#7

DON’T come to the nurse because you broke a nail.

DO come to the nurse if you broke a nail because you slammed your hand in your locker.

#8

DO come to the nurse’s office if you have peed your pants.

DON’T come to the nurse’s office if you have spilled water on your pants. (Water dries.)

#9

DON’T come to the nurse’s office to use my bathroom because the line in the hall is long and you don’t want to have to wait like everyone else. Or because you have to poop and don’t want anyone in the hall bathroom to know you’re pooping and think my bathroom is private, but really we can hear you outside the bathroom flushing ten times and then the whole room smells and everyone who goes in afterwards knows EXACTLY what you were doing in there. At least in the hall bathroom you can blame it on someone else.

DO come to the nurse’s office to use the bathroom if you legit will poop your pants if you wait in line in the hallway.

#10

DON’T come to the nurse office if your jacket zipper is stuck.

DO come to the nurse’s office if your belly is stuck in your zipper.

#11

DO come to the nurse’s office if you bumped your head on the bus.

DON’T come to the nurse’s office if you put your hand in gum on the bus.

#12

DO come to the nurse’s office if you have a headache.

DON’T come to the nurse’s office if you need change for the vending machine.

#13

DO come to the nurse’s office if you got something in your eye outside at gym.

DON’T come to the nurse if you swallowed an gnat outside at gym.

#14

DO come to the nurse if you can’t BREATHE.

DON’T come to the nurse if your nose is stuffed up and can’t SMELL.

#15

DO come to the nurse if you have a fever and want to call your mom to take you home.

DON’T come to the nurse if you want to call your mom to ask what she’s making for dinner tonight. (Yes, I actually had a student have a TEN minute conversation with her mom because she didn’t like meatloaf and was trying to talk her out of making it for dinner.)

I sure do hope my tips help cut down on the traffic! 😁

*All kidding aside, I love my students. They make me laugh every day with their “emergencies”.

**Also, that is not me in the picture above. My hair would never be that shiny.

The Bad Mommy Cooks—North Carolina

img_4872Moving right along on our Cuisine Tour de USA. We’ve been taking turns cooking and last week it was my turn to cook again. I’m not gonna lie to you…after hubby’s brilliant execution of the bison burgers, I was a little nervous. ESPECIALLY after he suggested that we actually keep score in this challenge. Which, if you think about it isn’t fair at all. Besides the fact that he cooks better than I do, remember my family’s aversion to the Alabama meal? what happens to the person who pulls Alabama??? They’re going to lose points just because my family is that petty. It could be the most amazing meal in the world, but the “ewwww gross” factor that going to result from catfish showing up on our kids’ plates is insurmountable. And with my luck, I’m going to be the one who ends up cooking it.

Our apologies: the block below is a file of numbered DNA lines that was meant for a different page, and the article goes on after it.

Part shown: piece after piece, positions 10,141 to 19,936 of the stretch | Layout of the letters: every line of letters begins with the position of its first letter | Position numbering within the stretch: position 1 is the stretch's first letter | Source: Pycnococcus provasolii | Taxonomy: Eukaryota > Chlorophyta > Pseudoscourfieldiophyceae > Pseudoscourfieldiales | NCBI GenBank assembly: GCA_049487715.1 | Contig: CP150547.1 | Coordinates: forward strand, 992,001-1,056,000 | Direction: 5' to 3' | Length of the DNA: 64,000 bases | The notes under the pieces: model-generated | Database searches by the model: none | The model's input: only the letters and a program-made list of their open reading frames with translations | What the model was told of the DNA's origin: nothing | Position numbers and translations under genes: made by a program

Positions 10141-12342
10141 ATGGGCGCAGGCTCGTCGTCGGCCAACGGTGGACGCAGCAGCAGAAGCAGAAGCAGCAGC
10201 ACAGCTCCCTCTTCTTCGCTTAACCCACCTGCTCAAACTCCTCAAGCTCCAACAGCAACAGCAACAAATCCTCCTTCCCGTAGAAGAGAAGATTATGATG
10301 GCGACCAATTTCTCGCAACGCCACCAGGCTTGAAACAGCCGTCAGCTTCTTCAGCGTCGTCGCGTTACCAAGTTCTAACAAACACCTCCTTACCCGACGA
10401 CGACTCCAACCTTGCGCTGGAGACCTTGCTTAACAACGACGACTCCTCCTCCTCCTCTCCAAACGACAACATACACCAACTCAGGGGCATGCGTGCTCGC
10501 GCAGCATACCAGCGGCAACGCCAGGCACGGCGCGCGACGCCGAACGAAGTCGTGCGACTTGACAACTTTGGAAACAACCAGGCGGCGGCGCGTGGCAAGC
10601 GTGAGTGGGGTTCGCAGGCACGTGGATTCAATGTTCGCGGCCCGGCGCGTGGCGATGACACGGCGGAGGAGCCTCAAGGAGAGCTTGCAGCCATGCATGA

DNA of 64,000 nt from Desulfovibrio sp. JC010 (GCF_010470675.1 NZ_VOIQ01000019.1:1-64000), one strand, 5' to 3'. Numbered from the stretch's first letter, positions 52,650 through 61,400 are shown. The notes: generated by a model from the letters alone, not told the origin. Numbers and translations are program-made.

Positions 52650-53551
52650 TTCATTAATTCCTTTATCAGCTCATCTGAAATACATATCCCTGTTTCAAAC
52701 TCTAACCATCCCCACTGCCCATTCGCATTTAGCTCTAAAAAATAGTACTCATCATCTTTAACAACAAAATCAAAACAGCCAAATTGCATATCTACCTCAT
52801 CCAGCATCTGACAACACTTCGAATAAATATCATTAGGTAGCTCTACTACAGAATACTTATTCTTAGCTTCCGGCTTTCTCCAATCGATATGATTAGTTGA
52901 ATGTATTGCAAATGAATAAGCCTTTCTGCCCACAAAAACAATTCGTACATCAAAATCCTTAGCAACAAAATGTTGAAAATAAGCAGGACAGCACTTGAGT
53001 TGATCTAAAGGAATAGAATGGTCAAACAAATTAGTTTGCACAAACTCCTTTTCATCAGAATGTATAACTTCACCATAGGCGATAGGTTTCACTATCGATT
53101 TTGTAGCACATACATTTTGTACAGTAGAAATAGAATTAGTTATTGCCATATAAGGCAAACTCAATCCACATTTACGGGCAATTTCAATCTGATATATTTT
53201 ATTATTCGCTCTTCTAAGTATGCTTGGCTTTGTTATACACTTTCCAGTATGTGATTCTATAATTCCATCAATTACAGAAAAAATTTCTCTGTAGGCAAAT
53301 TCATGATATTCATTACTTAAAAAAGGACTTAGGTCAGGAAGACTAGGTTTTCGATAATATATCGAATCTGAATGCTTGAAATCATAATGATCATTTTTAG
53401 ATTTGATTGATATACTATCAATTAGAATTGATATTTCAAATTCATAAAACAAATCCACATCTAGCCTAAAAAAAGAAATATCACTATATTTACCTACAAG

Well, I realized I needed to bring my A-game just to pull even in this contest. And I lucked out last week—I pulled North Carolina. I felt the heavens singing. Our North Carolina meal was to be pulled pork sliders. One of the four or five meals I make well happens to be…pulled pork. In fact, pulled pork sandwiches and I are practically synonymous…ask my friends. Pulled pork and I go together like peanut butter and jelly. Like shampoo and conditioner. Like Bert and Ernie. Like hotdogs and mustard (I will not even speak to you if you put ketchup on your hotdogs). Like cornflakes and peanut butter sandwiches…wait, you don’t do that? Okay, maybe that’s just me, but you don’t know what you’re missing.

I was not nervous any more…well, not completely. The only thing that I needed to do was shake up the recipe a little to make it different from my usual pulled pork sandwiches. The first change was to use slider buns instead of kaiser rolls. My husband had serious doubts about this change as he stared at the tiny slider rolls.

“You can have more than one,” I told him.

“I guess,” he grumbled. “I really like the rolls, though.”